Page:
Graham Potter: A Journey from the Swedish fourth Division to the Premier League
- The story of Graham Potter's rise in management from Östersunds to Brighton has been rapid and impressive
The opening weekend of the 2019/20 Premier League saw plenty of quality and entertainment, which was no surprise. However, without a doubt, the biggest surprise of the opening match day came at Vicarage Road as Brighton & Hove Albion defeated Watford on their home turf 3-0.
The match was Graham Potter's Premier League managerial debut and it was some performance too by the 'The Seagulls', emphasising that Potter has the ability to manage in England's top division.
Potter enjoyed a respectable 13-year playing career, mainly plying his trade in the English first division (equivalent to the current EFL Championship). The 44-year-old played for Birmingham, Stoke and West Brom in the first division, and even made eight Premier League appearances for Southampton during the 1996-97 season. He eventually moved to the English third tier, before ending his career playing in the fourth division.
The former left-back made 315 appearances, but his career came to a premature end at the age of 30 in 2005. Potter would then go on to gain experience in university roles such as football development manager at Hull, assistant coach of the England University Squad and a similar role at Leeds Metropolitan University.
Most notably, Potter gained experience as a technical director, taking that role at the 2007 Women's FIFA World Cup for Ghana. Eventually, he would embark on his remarkable rise to the top of football management in 2010.
It was back in 2010, when the club from central Sweden had just been relegated to the fourth tier and chairman Daniel Kindberg created the idea of making Östersunds an elite club with the ambition of playing European football.
Kindberg appointed Potter for the 2011 season after taking recommendation from his close friend Graeme Jones (now manager of Luton Town), who was assistant manager to Roberto Martinez at Wigan Athletic at the time.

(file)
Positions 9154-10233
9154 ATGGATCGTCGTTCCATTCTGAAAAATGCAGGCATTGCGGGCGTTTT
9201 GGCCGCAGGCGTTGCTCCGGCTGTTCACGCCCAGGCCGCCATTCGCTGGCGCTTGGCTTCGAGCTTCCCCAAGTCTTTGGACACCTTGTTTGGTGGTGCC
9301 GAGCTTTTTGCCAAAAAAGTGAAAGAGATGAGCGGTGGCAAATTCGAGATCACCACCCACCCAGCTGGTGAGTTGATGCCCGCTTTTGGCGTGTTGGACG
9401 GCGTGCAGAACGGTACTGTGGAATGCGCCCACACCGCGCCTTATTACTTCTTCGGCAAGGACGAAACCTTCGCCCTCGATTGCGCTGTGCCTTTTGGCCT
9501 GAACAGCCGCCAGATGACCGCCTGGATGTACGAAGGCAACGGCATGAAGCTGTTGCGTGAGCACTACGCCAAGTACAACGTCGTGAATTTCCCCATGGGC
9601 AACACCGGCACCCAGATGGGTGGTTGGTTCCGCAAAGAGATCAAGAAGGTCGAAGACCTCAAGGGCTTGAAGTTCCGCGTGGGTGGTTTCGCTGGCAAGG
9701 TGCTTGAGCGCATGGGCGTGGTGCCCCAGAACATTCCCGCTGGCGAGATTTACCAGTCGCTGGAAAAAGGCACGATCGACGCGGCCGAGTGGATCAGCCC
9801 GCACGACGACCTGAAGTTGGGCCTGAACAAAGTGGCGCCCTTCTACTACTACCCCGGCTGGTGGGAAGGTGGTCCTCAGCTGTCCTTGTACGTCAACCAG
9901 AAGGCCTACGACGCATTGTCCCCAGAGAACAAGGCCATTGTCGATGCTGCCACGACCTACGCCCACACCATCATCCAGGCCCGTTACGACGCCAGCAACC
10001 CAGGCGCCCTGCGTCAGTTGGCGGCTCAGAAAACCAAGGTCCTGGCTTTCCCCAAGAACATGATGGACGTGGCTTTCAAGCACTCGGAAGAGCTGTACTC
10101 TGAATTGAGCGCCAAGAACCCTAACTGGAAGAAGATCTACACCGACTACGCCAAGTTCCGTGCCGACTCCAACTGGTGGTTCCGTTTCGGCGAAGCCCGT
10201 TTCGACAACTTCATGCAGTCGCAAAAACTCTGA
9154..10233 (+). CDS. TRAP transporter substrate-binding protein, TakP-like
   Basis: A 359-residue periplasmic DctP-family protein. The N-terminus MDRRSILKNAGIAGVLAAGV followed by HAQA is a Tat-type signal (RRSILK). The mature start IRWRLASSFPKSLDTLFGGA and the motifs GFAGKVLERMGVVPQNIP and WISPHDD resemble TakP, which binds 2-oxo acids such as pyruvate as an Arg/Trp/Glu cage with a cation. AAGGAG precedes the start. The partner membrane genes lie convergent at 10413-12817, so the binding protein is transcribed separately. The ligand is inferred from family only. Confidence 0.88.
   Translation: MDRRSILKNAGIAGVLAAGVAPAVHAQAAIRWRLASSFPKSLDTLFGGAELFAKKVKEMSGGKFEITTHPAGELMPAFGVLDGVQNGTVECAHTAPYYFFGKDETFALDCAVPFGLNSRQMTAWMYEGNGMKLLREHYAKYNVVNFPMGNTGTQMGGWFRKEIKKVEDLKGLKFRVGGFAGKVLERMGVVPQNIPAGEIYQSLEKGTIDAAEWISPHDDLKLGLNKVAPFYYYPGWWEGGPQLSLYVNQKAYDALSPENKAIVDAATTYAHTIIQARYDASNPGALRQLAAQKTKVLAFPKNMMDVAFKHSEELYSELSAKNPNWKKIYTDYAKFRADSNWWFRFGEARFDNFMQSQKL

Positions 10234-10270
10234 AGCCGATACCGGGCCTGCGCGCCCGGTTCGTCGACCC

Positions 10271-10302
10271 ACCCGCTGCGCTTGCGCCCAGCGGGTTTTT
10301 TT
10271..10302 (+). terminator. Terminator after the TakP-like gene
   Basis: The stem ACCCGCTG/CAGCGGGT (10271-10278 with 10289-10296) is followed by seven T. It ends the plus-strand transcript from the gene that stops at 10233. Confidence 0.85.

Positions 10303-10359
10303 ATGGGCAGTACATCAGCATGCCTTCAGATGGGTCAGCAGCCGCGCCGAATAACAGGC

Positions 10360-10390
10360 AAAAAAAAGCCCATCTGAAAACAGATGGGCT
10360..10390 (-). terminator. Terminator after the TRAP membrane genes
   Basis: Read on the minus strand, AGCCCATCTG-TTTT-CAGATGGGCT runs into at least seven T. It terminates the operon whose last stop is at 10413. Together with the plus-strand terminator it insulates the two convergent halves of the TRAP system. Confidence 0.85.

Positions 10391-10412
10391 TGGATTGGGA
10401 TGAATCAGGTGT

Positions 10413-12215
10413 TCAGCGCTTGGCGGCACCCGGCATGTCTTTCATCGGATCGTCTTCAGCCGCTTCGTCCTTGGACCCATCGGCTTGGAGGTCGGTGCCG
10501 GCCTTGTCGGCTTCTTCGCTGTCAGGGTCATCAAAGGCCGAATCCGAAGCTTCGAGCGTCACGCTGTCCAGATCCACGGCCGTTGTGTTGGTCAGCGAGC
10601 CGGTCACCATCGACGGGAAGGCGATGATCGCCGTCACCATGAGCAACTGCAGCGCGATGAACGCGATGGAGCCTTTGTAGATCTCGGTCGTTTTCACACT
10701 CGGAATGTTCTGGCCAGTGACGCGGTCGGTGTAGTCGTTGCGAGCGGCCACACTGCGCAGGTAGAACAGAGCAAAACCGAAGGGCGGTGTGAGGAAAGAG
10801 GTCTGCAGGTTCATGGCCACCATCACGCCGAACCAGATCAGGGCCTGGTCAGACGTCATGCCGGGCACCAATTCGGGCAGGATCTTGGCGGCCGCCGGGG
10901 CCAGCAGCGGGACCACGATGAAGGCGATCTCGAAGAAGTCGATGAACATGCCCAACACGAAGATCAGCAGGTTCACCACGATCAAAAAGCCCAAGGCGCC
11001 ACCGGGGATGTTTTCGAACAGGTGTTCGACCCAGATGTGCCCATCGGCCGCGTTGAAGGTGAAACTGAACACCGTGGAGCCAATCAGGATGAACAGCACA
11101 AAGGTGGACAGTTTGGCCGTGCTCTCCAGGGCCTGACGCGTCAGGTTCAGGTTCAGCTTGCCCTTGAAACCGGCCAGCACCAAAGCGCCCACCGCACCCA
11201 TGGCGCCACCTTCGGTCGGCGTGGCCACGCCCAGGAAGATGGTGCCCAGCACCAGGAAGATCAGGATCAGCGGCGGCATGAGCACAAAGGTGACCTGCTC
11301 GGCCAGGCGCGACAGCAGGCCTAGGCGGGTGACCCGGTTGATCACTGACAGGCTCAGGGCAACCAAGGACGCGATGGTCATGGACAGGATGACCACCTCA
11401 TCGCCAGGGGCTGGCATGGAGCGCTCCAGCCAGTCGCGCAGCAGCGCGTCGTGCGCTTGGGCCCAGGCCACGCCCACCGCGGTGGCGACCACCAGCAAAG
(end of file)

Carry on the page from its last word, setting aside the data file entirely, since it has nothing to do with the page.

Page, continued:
It was never going to be an easy first job. Östersund is known as the 'Winter City', a place miles out of Potter's comfort zone.
But Potter took no time in getting going, winning the 2011 Division 2 Norrland (Swedish fourth tier) in his first season, before making it back-to-back promotions in 2012 and winning Division 1 Norra (Swedish third tier). This kind of instant success brought plenty of attention to Östersunds, a team founded only 17 years prior to this in 1996.
The 2013 Superettan (Swedish second division) season saw Potter's men finish mid-table, and then an impressive fifth the following year in 2014. But it was in 2015 that Potter wrote himself into Swedish football history. The Englishman led his Östersunds team to a second-place finish in the Superettan, thus gaining promotion to the Allsvenksan. This was the first time in Östersunds' short history that they would play in the Swedish top tier.
However, it wasn't in his nature to stop there.
The 2016 Allsvenskan season saw Östersunds and Potter reign in the plaudits for their passing game and expansive football on a very limited budget. Östersunds won their first major silverware in the club's history in 2017 as Potter's men won the Swedish Svenska Cup, beating IFK Norrköping 4-1 in the final. And earning a place in the 2017/18 Europa League second qualifying round.
But a tough draw awaited the Swedish Cup winners, against Turkish heavyweights Galatasaray. They won the first leg 2-0 at home, but a daunting away trip was still ahead, the Turk Telecom arena in front of 52,000 fans one of the loudest stadiums in football. Incredibly, Potter's men put in a fantastic performance to draw the game 1-1 to win the tie 3-1 on aggregate.